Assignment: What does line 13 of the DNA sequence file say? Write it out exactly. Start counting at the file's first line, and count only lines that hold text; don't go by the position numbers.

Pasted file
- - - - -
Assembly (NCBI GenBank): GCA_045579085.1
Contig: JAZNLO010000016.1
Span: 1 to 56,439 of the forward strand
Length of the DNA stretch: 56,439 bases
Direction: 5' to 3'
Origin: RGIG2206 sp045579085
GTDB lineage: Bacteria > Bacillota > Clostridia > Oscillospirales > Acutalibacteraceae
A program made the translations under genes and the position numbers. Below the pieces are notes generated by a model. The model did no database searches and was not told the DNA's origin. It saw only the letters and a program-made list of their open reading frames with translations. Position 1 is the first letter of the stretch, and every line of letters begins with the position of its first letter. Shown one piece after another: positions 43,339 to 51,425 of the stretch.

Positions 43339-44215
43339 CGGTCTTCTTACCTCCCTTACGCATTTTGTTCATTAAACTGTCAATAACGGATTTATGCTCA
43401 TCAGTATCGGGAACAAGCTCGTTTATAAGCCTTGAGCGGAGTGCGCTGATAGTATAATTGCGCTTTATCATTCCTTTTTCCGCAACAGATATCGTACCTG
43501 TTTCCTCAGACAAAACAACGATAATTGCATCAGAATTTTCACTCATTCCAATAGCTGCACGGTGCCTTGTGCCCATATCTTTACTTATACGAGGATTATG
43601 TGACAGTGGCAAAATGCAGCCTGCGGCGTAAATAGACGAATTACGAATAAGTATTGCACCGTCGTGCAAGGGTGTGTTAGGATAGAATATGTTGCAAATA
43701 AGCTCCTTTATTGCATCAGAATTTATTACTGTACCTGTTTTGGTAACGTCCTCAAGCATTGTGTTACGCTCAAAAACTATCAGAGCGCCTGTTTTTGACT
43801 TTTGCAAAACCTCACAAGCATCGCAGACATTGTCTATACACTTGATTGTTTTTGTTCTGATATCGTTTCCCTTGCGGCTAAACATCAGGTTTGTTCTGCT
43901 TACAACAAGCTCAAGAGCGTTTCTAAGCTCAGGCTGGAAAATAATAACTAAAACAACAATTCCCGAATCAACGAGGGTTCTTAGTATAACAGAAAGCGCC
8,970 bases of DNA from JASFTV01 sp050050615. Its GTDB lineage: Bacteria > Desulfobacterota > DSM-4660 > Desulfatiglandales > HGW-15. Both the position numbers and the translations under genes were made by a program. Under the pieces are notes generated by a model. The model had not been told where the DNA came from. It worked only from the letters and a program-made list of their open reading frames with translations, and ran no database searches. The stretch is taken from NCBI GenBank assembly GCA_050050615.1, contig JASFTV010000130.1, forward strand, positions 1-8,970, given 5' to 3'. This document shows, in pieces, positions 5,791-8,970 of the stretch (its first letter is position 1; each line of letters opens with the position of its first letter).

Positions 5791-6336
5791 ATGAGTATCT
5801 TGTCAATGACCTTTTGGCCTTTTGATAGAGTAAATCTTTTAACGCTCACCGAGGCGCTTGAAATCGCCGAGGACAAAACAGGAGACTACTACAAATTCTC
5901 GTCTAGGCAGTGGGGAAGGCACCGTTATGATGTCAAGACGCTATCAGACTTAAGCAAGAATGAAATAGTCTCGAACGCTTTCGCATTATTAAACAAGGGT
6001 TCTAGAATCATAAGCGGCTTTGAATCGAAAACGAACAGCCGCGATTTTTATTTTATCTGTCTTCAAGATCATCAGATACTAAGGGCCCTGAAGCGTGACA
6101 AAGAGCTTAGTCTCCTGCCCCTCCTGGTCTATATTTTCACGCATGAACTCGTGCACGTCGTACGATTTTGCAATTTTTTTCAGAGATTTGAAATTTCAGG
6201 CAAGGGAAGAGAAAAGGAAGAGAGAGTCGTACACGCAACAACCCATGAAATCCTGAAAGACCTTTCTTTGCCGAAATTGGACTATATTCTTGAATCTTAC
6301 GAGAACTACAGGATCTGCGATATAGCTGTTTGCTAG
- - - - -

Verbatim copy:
43601 TGACAGTGGCAAAATGCAGCCTGCGGCGTAAATAGACGAATTACGAATAAGTATTGCACCGTCGTGCAAGGGTGTGTTAGGATAGAATATGTTGCAAATA